Data_Sheet_1_Mesozooplankton and Micronekton Active Carbon Transport in Contrasting Eddies.xlsx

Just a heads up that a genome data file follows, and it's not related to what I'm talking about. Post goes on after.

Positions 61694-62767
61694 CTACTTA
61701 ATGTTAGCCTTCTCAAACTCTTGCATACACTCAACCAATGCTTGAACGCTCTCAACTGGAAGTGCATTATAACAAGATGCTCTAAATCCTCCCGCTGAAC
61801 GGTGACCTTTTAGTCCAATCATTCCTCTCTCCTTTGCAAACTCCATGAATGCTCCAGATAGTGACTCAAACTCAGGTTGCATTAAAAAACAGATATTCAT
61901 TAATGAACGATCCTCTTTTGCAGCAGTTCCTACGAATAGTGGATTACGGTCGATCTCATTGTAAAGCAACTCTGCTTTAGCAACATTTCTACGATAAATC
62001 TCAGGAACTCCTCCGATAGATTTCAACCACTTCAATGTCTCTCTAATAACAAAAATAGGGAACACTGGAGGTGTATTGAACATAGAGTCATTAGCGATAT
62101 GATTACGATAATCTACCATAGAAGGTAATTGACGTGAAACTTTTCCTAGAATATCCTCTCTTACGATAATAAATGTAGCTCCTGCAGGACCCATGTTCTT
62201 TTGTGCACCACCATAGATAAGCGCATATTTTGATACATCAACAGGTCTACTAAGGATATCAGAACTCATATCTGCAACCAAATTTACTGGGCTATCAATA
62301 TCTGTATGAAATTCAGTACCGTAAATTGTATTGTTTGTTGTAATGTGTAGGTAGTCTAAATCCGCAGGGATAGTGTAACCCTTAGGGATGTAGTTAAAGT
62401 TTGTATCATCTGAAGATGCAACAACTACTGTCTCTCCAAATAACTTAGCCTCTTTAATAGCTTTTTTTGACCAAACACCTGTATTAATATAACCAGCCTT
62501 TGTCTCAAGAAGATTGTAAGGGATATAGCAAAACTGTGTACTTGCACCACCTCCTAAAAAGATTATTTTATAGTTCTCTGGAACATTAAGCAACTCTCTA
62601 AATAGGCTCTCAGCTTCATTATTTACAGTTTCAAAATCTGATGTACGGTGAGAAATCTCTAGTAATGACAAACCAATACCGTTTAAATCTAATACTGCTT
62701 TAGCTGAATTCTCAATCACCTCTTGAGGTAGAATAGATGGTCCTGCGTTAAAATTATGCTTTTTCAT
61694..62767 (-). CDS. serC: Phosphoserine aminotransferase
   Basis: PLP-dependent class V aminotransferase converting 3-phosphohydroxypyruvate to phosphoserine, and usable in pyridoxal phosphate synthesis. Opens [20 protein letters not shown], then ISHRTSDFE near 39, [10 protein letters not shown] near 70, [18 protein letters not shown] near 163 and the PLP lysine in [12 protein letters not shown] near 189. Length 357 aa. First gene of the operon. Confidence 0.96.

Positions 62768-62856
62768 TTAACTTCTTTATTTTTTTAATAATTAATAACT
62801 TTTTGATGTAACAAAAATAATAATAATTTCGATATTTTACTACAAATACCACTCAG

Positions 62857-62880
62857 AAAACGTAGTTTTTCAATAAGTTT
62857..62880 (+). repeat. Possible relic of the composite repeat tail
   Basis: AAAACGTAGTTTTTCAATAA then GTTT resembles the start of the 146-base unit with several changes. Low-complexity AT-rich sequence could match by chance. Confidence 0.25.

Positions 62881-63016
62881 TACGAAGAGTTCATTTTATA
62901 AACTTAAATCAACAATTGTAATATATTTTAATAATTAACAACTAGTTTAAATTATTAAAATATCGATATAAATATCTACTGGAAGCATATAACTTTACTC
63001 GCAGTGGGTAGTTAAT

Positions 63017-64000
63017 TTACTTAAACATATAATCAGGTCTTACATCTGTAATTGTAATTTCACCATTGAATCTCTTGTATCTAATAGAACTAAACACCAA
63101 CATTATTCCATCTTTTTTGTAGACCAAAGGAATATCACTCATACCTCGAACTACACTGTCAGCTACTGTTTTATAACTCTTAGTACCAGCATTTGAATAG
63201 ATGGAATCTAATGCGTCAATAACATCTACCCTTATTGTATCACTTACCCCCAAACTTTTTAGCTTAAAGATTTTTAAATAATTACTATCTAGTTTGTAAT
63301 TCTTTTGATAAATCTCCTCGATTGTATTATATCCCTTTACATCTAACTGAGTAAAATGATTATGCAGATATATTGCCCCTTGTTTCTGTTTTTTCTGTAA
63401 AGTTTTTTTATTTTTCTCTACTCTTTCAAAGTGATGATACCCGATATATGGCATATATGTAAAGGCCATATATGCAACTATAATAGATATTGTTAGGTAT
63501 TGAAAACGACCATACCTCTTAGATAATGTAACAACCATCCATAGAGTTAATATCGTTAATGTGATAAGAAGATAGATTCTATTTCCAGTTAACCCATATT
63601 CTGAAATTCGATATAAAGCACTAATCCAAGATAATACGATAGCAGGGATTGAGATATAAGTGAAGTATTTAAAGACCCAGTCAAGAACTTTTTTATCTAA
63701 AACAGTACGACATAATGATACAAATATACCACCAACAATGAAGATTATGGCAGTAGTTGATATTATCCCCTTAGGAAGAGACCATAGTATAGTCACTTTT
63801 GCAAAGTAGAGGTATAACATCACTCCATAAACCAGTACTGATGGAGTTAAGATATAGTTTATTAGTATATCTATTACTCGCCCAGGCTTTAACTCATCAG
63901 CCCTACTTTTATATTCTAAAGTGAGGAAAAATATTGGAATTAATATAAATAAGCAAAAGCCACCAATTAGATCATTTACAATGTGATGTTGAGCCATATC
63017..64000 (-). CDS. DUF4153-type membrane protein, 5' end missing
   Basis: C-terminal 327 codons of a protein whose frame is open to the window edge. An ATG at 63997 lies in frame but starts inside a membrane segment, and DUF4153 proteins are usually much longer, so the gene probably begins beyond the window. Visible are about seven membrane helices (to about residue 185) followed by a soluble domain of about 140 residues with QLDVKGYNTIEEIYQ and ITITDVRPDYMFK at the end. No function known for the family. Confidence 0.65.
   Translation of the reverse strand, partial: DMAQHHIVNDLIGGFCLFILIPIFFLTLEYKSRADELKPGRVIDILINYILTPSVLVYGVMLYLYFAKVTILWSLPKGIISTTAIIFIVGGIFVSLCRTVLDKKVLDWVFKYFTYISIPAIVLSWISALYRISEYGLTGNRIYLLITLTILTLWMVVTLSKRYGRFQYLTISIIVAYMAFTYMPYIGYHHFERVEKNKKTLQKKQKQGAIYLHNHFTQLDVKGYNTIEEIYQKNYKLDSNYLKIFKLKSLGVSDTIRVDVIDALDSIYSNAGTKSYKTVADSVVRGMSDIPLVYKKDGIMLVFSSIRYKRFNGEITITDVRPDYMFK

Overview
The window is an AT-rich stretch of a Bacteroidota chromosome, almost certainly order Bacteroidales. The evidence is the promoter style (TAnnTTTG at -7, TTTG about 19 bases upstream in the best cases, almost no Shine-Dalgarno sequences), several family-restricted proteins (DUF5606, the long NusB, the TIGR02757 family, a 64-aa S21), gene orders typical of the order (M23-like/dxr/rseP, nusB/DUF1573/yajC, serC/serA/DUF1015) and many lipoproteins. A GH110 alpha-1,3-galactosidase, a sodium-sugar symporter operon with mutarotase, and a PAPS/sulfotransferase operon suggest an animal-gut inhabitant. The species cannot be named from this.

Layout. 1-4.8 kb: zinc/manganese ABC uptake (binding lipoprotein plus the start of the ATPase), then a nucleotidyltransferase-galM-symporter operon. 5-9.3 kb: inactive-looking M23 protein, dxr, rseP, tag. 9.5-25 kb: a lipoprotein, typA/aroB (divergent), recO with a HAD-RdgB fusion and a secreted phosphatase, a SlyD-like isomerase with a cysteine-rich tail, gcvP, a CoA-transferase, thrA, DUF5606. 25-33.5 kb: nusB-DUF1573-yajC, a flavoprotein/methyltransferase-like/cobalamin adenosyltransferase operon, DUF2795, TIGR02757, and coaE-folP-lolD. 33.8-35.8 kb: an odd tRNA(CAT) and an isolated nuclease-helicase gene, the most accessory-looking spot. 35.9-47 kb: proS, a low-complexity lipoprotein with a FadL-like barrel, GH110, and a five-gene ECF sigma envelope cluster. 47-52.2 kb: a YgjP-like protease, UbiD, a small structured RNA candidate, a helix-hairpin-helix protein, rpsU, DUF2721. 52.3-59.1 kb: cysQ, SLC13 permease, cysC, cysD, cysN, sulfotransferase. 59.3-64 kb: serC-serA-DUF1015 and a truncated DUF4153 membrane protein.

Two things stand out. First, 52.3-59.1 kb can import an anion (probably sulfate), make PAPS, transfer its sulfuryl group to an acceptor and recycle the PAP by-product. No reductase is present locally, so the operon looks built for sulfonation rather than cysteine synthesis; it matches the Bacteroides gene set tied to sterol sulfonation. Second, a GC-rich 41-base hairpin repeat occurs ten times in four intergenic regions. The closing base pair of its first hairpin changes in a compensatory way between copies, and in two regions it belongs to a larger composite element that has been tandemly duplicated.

Mesozooplankton (June 2015 and September 2017) and micronekton (September 2017) were sampled along the eastern coast of Australia. Depth stratified mesozooplankton and micronekton were collected using a Multiple Opening/Closing Net and Environmental Sensing System (MOCNESS) and an International Young Gadoid Pelagic Trawl (IYGPT) equipped with an opening/closing codend. Sampling was undertaken at the center and edge of a frontal cold-core eddy (F-CCE Center and Edge) in 2015, and at the center of a cold-core eddy (B-CCE) and two warm-core eddies (R-WCE and WCE) in 2017. We assess the diel vertical structure, biomass, and downward active carbon transport by mesozooplankton and micronekton in eddies. Total water column mesozooplankton and micronekton biomass did not vary substantially across water masses, while the extent and depth of diel vertical migration did. Using in situ measurements of temperature and measurements of mesozooplankton and micronekton abundance and biomass, we estimated the contribution of respiration, dissolved organic carbon (DOC) excretion, gut flux, and mortality to total downward active carbon transport in each water mass. Overall, active carbon transport by mesozooplankton and micronekton below the mixed layer varied substantially across water masses. We corrected estimates of micronekton migratory biomass and active carbon transport assuming 50% net efficiency. In the R-WCE mesozooplankton remained within the mixed layer during the day and night; only 50% of the total micronekton population migrated below the mixed layer contributing to carbon transport, equating to 2.89 mg C m–2 d–1. Mesozooplankton actively transported 16.1 and 8.0 mg C m–2 d–1 at the F-CCE Center and Edge, respectively. Mesozooplankton and micronekton active carbon transport in the B-CCE were 5.4 and 0.74 mg C m–2 d–1, and in the WCE 88 and 13.4 mg C m–2 d–1. Differences in carbon export were dependent on food availability, temperature, time spent migrating, and mixed layer depth. These findings suggest that under certain conditions mesoscale eddies can act as important carbon sinks.